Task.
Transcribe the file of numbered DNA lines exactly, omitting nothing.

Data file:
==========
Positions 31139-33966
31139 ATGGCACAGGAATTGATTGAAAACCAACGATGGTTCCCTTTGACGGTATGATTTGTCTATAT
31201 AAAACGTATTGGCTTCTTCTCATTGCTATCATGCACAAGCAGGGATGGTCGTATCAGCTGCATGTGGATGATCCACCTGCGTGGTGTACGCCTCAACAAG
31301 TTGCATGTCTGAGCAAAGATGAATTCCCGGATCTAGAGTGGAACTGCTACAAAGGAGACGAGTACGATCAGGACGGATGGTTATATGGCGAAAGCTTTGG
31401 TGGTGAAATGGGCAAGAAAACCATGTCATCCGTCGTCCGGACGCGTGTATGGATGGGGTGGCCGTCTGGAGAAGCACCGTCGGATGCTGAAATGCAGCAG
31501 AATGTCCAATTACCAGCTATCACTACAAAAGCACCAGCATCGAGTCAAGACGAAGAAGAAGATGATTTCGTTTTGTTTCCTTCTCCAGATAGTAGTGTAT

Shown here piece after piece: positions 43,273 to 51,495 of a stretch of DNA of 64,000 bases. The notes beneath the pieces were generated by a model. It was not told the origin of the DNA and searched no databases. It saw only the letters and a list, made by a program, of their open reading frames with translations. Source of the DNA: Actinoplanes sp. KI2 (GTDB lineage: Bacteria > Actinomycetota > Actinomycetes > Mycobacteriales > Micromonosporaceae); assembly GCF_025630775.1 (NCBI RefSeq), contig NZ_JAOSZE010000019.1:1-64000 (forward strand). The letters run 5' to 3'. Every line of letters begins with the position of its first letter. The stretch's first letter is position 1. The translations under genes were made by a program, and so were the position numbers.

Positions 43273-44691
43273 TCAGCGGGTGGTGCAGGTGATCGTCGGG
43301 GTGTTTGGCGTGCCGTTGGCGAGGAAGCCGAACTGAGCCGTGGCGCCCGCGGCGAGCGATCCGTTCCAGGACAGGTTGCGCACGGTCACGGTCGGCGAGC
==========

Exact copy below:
Positions 31139-33966
31139 ATGGCACAGGAATTGATTGAAAACCAACGATGGTTCCCTTTGACGGTATGATTTGTCTATAT
31201 AAAACGTATTGGCTTCTTCTCATTGCTATCATGCACAAGCAGGGATGGTCGTATCAGCTGCATGTGGATGATCCACCTGCGTGGTGTACGCCTCAACAAG
31301 TTGCATGTCTGAGCAAAGATGAATTCCCGGATCTAGAGTGGAACTGCTACAAAGGAGACGAGTACGATCAGGACGGATGGTTATATGGCGAAAGCTTTGG
31401 TGGTGAAATGGGCAAGAAAACCATGTCATCCGTCGTCCGGACGCGTGTATGGATGGGGTGGCCGTCTGGAGAAGCACCGTCGGATGCTGAAATGCAGCAG
31501 AATGTCCAATTACCAGCTATCACTACAAAAGCACCAGCATCGAGTCAAGACGAAGAAGAAGATGATTTCGTTTTGTTTCCTTCTCCAGATAGTAGTGTAT

Shown here piece after piece: positions 43,273 to 51,495 of a stretch of DNA of 64,000 bases. The notes beneath the pieces were generated by a model. It was not told the origin of the DNA and searched no databases. It saw only the letters and a list, made by a program, of their open reading frames with translations. Source of the DNA: Actinoplanes sp. KI2 (GTDB lineage: Bacteria > Actinomycetota > Actinomycetes > Mycobacteriales > Micromonosporaceae); assembly GCF_025630775.1 (NCBI RefSeq), contig NZ_JAOSZE010000019.1:1-64000 (forward strand). The letters run 5' to 3'. Every line of letters begins with the position of its first letter. The stretch's first letter is position 1. The translations under genes were made by a program, and so were the position numbers.

Positions 43273-44691
43273 TCAGCGGGTGGTGCAGGTGATCGTCGGG
43301 GTGTTTGGCGTGCCGTTGGCGAGGAAGCCGAACTGAGCCGTGGCGCCCGCGGCGAGCGATCCGTTCCAGGACAGGTTGCGCACGGTCACGGTCGGCGAGC